Green Careers Summer Institute Provides Paid Internships for Teens
Wetlands Watch Education Specialist Darren Gertler (left) and Green Careers teens collecting seeds at Younger Lagoon Reserve
Watsonville Wetlands Watch has just finished a Green Careers Summer Institute for Pájaro Valley teens ages 15 to 18. With the support of community partners, 12 teens enjoyed paid month-long internships focused on cultivating practical green jobs skills in the Pájaro Valley and learning to appreciate our unique natural environment.
“The teens we work with out of the Fitz Wetlands Educational Resource Center care about the environment and are looking for local jobs but don’t know where to start,” said Noëlle Antolin, Director of Education Programs for Watsonville Wetlands Watch. “We believe that giving them intensive hands-on training in partnership with local businesses and groups will increase their skills and confidence while presenting them with priceless networking opportunities that can lead to successful green careers in our community.” Read the entire article.
Wetland Steward Intern Featured on KUSP
High schooler Rodrigo García teaches the ecology of Watsonville’s sloughs and lakes to elementary and middle school students.
A KUSP project focused on Solutions in Education highlights how the Wetland Stewards program supports STEM — science, technology, engineering, and mathematics — education and helps Pajaro Valley youth achieve in the sciences. Click here to read about or hear the program that features Rodrigo Garcia.
Tour: A Walk on the Wild Side—Discovering Native and Medicinal Plants of the Watsonville Wetlands
On Saturday, Sept. 12, join herbalist Linda Vaughn and Wetlands Watch Restoration Specialist Mary Paul as they take you on a walk to discover the medicinal and other qualities of native and non-native plants that grow locally. If time permits, the tour will end with an herbal medicine-making demo. The walk is from 11 a.m. until 1 p.m. and starts at the gate to the Department of Fish and Wildlife Reserve at the corner of Lee Road and Harkins Slough Road in Watsonville. Expect to walk up to one mile on uneven terrain. The tour is free, but you must register by clicking here. For more information, contact Kathy Fieberling, 831-345 1226, firstname.lastname@example.org.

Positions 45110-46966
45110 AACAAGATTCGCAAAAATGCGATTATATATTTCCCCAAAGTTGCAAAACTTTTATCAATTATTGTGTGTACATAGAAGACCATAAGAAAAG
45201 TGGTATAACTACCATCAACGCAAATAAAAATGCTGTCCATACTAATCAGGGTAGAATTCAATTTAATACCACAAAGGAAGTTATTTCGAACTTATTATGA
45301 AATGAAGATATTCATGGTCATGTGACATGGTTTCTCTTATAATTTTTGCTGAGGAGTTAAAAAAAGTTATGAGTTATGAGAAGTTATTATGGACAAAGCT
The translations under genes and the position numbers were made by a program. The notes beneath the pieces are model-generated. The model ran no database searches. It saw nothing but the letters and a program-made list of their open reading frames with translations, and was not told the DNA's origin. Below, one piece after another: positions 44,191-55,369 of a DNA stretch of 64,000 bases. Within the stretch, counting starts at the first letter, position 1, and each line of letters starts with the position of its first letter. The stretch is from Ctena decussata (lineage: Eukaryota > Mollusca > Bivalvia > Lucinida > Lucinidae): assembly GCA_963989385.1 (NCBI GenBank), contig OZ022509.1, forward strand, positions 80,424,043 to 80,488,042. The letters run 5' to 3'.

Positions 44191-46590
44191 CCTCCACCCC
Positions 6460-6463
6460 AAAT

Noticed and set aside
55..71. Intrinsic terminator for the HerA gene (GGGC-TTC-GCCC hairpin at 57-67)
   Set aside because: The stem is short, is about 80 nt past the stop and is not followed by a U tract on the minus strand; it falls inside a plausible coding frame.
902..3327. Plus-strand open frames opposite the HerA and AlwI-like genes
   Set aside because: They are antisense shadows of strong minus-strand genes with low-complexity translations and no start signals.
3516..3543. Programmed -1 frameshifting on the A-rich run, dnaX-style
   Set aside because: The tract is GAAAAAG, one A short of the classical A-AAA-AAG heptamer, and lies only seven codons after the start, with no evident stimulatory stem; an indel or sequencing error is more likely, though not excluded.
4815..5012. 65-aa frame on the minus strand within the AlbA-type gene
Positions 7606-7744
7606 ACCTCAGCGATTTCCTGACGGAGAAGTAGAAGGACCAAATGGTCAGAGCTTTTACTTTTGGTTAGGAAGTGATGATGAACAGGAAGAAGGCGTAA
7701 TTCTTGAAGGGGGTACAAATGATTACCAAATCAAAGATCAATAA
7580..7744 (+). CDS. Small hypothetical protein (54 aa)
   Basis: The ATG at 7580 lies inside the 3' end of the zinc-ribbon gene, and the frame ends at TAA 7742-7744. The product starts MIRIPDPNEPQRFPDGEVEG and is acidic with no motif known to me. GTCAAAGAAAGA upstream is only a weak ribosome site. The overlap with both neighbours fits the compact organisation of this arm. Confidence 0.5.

Save the Date!
Habitat Festival and Native Plant Sale
Plants from the 2014 Habitat Festival and Native Plant Sale
On Saturday, Oct. 3, the Watsonville Wetlands Watch presents the third annual Habitat Festival and Native Plant Sale, a fun-filled day for the entire family. You will be able to buy native plants and learn about the possibilities for creating a delightful, drought-tolerant habitat in your own yard or patio. Plus, we'll have on-going presentations and workshops with expert speakers, a fun Eco Kids Zone, free native plant consultations, live animals, nature walks, and tours of our native plant nursery where Watsonville Wetlands Watch raises the native plants used to restore the areas surrounding the Watsonville Slough System. The Native Plant Sale begins at 9 a.m. and Festival at 10 a.m. at the Fitz Wetlands Educational Resource Center in Watsonville (map/directions). Both events close at 4 p.m.
Native plants consume much less water than the non-native species. That's a big plus given the current water crisis. Also, native plants are the foundation for a rich diversity of animal life. Please visit our website at www.watsonvillewetlandswatch.org or our Facebook page in the coming days for more information.
Community Restoration Day
Volunteers make a difference by helping to restore our wetlands
We invite you to help restore wetland habitat by planting native plants and removing exotic invasive plants as part of our monthly community work day on August 22. We will work from 9 a.m. to noon, and we always make time for birding or a short hike around the wetlands. We supply the gloves, tools, and a snack. Meet at our Fitz Wetlands Educational Resource Center (map/directions). If you have questions, please contact Mary Paul at email@example.com or 831-566-4938.
Our Shared Success
Docent and board member Bob Culbertson and others
sharing a lesson about plants
If you’ve received our Summer Appeal and Annual Report, you’ve learned about the progress that your support has helped the Wetlands Watch achieve over the past year. We hope you will keep our restoration and education work going strong by making a summer gift! And if you know of others who would value our mission or might enjoy learning more about the opportunities for involvement in our work, please share our website, forward our monthly newsletters, and let them know of your own commitment to our environment and our community. Your involvement matters to us….and it makes a difference!
Watsonville Wetlands Watch advocates for wetland issues, educates elementary, middle, and high school students, restores degraded habitats, preserves what remains whole, and teaches appreciation for the unique beauty and life of the Pajaro Valley wetlands. In cooperation with numerous other agencies, we support studies of and planning for these sites.